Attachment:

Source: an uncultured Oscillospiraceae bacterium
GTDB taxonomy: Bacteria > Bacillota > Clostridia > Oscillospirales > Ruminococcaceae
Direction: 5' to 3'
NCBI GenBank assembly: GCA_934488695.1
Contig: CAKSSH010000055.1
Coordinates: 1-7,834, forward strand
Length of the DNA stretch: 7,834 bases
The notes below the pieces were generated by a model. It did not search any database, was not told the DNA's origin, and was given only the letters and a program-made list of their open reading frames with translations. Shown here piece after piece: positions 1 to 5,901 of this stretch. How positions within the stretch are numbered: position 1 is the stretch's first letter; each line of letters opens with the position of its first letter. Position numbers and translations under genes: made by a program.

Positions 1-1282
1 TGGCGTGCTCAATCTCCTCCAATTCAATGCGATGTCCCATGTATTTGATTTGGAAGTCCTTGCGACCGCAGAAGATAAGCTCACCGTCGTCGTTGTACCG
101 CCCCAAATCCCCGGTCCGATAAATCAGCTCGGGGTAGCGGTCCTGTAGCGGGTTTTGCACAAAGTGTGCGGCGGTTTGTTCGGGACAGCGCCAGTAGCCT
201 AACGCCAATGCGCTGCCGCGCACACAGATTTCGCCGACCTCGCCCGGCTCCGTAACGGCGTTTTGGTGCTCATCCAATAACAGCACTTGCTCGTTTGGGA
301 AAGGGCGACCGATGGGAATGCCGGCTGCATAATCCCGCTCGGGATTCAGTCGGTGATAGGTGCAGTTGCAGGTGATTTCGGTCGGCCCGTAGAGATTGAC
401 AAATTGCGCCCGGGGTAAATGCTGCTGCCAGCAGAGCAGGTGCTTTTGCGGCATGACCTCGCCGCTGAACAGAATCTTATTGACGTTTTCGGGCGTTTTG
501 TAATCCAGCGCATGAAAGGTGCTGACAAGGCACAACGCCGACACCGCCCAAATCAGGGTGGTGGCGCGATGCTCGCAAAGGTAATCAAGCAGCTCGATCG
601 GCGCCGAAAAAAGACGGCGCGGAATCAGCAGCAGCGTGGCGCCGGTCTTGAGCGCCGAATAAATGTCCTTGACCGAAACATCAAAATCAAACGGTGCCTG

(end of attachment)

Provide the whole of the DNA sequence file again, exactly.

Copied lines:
Source: an uncultured Oscillospiraceae bacterium
GTDB taxonomy: Bacteria > Bacillota > Clostridia > Oscillospirales > Ruminococcaceae
Direction: 5' to 3'
NCBI GenBank assembly: GCA_934488695.1
Contig: CAKSSH010000055.1
Coordinates: 1-7,834, forward strand
Length of the DNA stretch: 7,834 bases
The notes below the pieces were generated by a model. It did not search any database, was not told the DNA's origin, and was given only the letters and a program-made list of their open reading frames with translations. Shown here piece after piece: positions 1 to 5,901 of this stretch. How positions within the stretch are numbered: position 1 is the stretch's first letter; each line of letters opens with the position of its first letter. Position numbers and translations under genes: made by a program.

Positions 1-1282
1 TGGCGTGCTCAATCTCCTCCAATTCAATGCGATGTCCCATGTATTTGATTTGGAAGTCCTTGCGACCGCAGAAGATAAGCTCACCGTCGTCGTTGTACCG
101 CCCCAAATCCCCGGTCCGATAAATCAGCTCGGGGTAGCGGTCCTGTAGCGGGTTTTGCACAAAGTGTGCGGCGGTTTGTTCGGGACAGCGCCAGTAGCCT
201 AACGCCAATGCGCTGCCGCGCACACAGATTTCGCCGACCTCGCCCGGCTCCGTAACGGCGTTTTGGTGCTCATCCAATAACAGCACTTGCTCGTTTGGGA
301 AAGGGCGACCGATGGGAATGCCGGCTGCATAATCCCGCTCGGGATTCAGTCGGTGATAGGTGCAGTTGCAGGTGATTTCGGTCGGCCCGTAGAGATTGAC
401 AAATTGCGCCCGGGGTAAATGCTGCTGCCAGCAGAGCAGGTGCTTTTGCGGCATGACCTCGCCGCTGAACAGAATCTTATTGACGTTTTCGGGCGTTTTG
501 TAATCCAGCGCATGAAAGGTGCTGACAAGGCACAACGCCGACACCGCCCAAATCAGGGTGGTGGCGCGATGCTCGCAAAGGTAATCAAGCAGCTCGATCG
601 GCGCCGAAAAAAGACGGCGCGGAATCAGCAGCAGCGTGGCGCCGGTCTTGAGCGCCGAATAAATGTCCTTGACCGAAACATCAAAATCAAACGGTGCCTG